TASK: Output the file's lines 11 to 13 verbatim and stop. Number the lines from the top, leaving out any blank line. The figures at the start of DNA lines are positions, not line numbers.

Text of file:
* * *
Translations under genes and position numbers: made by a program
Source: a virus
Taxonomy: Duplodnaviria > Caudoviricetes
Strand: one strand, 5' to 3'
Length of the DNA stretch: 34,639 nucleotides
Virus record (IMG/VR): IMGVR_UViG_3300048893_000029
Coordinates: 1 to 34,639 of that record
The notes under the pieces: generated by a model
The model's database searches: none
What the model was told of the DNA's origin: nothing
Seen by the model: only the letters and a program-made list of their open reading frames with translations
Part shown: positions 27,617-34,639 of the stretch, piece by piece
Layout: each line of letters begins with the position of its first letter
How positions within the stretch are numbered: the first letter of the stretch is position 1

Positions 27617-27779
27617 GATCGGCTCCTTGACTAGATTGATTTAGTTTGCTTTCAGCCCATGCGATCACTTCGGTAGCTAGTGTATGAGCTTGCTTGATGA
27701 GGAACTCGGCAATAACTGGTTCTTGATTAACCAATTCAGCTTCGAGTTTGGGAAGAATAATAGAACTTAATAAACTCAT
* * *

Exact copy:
Seen by the model: only the letters and a program-made list of their open reading frames with translations
Part shown: positions 27,617-34,639 of the stretch, piece by piece
Layout: each line of letters begins with the position of its first letter